May 10, 2022
The road toward justice for the victims of clergy sex abuse has been long, tortuous and littered with legal minefields. But increasingly in the past few years, it has led to milestones involving accountability for the Catholic Church, and restitution for individuals preyed upon as children. That it has taken two decades in many cases is maddening, but breakthroughs even at this late date are critically important.
In April, a Catholic diocese in the Philadelphia suburbs of southern New Jersey agreed to pay nearly $88 million to settle claims by several hundred people, many of them now elderly, who say they were abused as children. For many of the 300 or so plaintiffs in the Diocese of Camden, it will mean payouts in the range of $300,000, with the possibility of additional amounts stemming from separate lawsuits against insurance companies, parishes and schools.
The Camden settlement was among the biggest in the nation, larger even than one in Boston, where the first revelations surfaced 20 years ago of systematic church involvement in covering up clergy sex abuse. It is also partly the legacy of a blockbuster 2018 grand jury report in Pennsylvania that documented allegations against more than 300 priests accused of abusing more than 1,000 children over decades.
The effect of that report was to overcome powerful interests, including the Catholic Church, private schools and insurance companies, that had lobbied successfully in state legislatures to thwart restitution and accountability by impeding sex abuse cases against minors stretching back for decades. In particular, they blocked the establishment of so-called look-back windows that would enable lawsuits to be filed for a finite period well after statutes of limitation had expired — a key reform given that many victims of childhood abuse take years to come to grips with the traumas they have suffered. That dam of obstruction was broken after the Pennsylvania report, including by legislation enacted in New York, New Jersey and more than a dozen other states.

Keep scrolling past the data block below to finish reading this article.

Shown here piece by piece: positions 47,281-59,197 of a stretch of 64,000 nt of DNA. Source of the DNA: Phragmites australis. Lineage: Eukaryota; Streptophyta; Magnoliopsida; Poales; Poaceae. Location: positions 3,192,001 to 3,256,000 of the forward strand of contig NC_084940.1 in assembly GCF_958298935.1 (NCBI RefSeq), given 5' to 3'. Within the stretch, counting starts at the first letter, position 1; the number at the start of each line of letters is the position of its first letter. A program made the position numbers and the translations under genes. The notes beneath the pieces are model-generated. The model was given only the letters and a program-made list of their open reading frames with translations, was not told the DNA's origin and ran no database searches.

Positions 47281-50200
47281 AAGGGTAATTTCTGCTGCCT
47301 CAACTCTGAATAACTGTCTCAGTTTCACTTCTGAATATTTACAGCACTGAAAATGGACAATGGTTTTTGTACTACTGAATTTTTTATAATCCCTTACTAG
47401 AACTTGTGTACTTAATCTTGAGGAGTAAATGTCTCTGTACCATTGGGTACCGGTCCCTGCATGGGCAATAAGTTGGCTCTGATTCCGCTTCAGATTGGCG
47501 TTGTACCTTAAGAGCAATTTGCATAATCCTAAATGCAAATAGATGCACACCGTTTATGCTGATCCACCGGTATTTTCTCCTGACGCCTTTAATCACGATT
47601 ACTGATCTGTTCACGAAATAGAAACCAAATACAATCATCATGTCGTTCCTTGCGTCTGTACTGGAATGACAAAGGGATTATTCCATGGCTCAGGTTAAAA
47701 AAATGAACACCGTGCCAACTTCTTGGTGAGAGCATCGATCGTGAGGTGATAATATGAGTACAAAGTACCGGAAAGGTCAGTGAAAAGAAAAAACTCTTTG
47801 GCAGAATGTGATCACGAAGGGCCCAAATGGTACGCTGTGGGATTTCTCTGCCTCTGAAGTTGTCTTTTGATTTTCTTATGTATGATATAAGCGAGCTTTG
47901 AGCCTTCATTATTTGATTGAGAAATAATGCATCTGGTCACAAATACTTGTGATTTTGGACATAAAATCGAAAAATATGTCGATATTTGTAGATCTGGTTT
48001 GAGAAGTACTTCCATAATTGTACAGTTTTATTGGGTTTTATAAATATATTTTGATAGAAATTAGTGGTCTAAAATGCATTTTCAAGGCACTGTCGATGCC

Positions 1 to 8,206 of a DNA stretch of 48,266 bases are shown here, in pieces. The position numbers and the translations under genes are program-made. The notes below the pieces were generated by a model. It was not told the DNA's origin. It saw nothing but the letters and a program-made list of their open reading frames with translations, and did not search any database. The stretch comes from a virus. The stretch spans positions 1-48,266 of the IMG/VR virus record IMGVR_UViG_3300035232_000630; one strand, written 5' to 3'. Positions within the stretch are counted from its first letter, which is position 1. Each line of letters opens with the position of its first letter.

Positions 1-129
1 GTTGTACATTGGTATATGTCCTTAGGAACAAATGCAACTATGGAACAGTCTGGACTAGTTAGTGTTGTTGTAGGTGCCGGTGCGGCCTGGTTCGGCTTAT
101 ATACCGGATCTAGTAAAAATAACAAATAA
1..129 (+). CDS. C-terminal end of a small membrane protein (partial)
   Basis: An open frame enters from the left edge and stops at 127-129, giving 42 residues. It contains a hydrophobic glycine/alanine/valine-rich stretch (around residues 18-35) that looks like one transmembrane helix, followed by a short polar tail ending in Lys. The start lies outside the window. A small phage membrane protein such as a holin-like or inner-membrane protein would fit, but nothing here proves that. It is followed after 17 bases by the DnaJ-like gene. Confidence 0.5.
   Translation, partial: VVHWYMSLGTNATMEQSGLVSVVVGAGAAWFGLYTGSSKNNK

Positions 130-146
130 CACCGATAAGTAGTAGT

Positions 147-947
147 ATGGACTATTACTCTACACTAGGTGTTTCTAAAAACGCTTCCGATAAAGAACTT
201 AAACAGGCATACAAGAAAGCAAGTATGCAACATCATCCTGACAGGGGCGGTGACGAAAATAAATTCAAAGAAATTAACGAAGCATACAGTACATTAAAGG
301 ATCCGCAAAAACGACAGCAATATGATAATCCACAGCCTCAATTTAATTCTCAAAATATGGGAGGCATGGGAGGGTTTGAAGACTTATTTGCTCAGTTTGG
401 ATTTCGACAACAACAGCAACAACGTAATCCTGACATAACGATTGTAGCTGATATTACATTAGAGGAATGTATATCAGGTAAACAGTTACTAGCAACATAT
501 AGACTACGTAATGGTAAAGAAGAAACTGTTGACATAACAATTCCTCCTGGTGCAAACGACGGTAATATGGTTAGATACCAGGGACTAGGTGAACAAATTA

Relaxed statutes of limitations have meant scores of bankruptcy filings by dioceses as well as a tsunami of lawsuits by victims. The downside is upheaval in the Catholic Church, an institution that remains a touchstone for millions of Americans. The upside is, if not a sense of closure, at least an acknowledgment of the damage done, and trauma inflicted, across U.S. communities. Prayers for the victims were inadequate; they deserved, and in many cases have now received, legal redress of their pain and grievances.
This story is not over, nor should it be. Last year, Pope Francis ordered changes in the church’s own penal code to allow clerics who leverage power imbalances to abuse not only children but also adults to be expelled from the priesthood. However, the Vatican has continued to resist uniform reporting of child abuse to civil authorities, which it says could put clergy at risk in some countries. In both the United States and overseas, major new reports have continued to document the scale and scope of abuse over decades. That important work must continue.